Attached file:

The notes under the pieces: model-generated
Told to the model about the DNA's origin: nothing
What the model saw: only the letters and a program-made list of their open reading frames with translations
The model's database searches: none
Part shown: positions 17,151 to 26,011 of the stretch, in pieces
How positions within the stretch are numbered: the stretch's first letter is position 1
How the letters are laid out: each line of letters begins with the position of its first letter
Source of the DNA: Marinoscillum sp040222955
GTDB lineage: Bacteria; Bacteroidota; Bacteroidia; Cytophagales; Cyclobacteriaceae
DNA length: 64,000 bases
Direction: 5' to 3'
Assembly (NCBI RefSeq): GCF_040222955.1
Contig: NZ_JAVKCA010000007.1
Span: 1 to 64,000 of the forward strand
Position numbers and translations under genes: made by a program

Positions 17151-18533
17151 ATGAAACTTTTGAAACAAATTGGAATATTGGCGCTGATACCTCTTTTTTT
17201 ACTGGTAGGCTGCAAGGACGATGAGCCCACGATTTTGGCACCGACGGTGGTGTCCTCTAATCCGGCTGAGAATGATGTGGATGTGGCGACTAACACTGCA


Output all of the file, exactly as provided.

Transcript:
The notes under the pieces: model-generated
Told to the model about the DNA's origin: nothing
What the model saw: only the letters and a program-made list of their open reading frames with translations
The model's database searches: none
Part shown: positions 17,151 to 26,011 of the stretch, in pieces
How positions within the stretch are numbered: the stretch's first letter is position 1
How the letters are laid out: each line of letters begins with the position of its first letter
Source of the DNA: Marinoscillum sp040222955
GTDB lineage: Bacteria; Bacteroidota; Bacteroidia; Cytophagales; Cyclobacteriaceae
DNA length: 64,000 bases
Direction: 5' to 3'
Assembly (NCBI RefSeq): GCF_040222955.1
Contig: NZ_JAVKCA010000007.1
Span: 1 to 64,000 of the forward strand
Position numbers and translations under genes: made by a program

Positions 17151-18533
17151 ATGAAACTTTTGAAACAAATTGGAATATTGGCGCTGATACCTCTTTTTTT
17201 ACTGGTAGGCTGCAAGGACGATGAGCCCACGATTTTGGCACCGACGGTGGTGTCCTCTAATCCGGCTGAGAATGATGTGGATGTGGCGACTAACACTGCA